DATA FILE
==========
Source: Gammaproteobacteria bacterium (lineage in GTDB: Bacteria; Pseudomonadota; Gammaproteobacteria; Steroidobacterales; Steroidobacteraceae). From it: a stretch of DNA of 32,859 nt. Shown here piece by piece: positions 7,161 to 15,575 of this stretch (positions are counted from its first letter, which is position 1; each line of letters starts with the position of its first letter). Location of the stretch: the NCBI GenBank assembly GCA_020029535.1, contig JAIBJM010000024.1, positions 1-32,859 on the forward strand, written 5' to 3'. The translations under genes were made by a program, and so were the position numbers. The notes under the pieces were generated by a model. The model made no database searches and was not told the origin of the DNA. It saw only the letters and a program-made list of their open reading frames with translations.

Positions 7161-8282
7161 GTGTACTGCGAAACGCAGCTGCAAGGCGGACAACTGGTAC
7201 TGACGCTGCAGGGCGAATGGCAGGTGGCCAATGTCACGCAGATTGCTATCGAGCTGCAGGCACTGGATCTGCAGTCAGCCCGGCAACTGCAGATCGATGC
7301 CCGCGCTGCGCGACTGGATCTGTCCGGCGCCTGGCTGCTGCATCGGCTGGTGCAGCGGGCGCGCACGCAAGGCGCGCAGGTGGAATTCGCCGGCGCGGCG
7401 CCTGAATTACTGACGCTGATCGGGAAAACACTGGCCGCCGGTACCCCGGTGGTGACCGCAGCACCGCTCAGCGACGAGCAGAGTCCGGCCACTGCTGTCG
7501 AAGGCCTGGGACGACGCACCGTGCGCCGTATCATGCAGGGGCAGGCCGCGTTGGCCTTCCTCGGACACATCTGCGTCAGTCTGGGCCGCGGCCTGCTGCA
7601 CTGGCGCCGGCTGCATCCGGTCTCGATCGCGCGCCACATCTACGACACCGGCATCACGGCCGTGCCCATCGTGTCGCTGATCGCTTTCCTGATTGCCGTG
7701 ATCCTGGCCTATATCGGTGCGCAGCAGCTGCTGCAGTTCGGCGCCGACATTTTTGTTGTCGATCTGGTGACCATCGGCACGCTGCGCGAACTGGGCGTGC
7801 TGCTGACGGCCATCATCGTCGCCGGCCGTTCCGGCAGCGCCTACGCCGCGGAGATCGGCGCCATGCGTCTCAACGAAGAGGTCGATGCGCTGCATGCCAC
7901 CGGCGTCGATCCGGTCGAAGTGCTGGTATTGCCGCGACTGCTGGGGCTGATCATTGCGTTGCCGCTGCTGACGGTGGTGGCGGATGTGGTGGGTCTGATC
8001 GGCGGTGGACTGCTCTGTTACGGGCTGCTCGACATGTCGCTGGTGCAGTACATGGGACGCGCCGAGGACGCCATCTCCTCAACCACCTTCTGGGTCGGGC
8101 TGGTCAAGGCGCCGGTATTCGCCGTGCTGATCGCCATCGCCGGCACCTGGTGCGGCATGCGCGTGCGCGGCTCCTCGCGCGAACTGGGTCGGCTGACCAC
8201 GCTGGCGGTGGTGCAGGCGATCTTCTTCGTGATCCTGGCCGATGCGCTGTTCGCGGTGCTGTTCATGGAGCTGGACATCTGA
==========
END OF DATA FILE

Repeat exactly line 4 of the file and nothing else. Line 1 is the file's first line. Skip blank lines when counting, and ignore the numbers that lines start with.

7201 TGACGCTGCAGGGCGAATGGCAGGTGGCCAATGTCACGCAGATTGCTATCGAGCTGCAGGCACTGGATCTGCAGTCAGCCCGGCAACTGCAGATCGATGC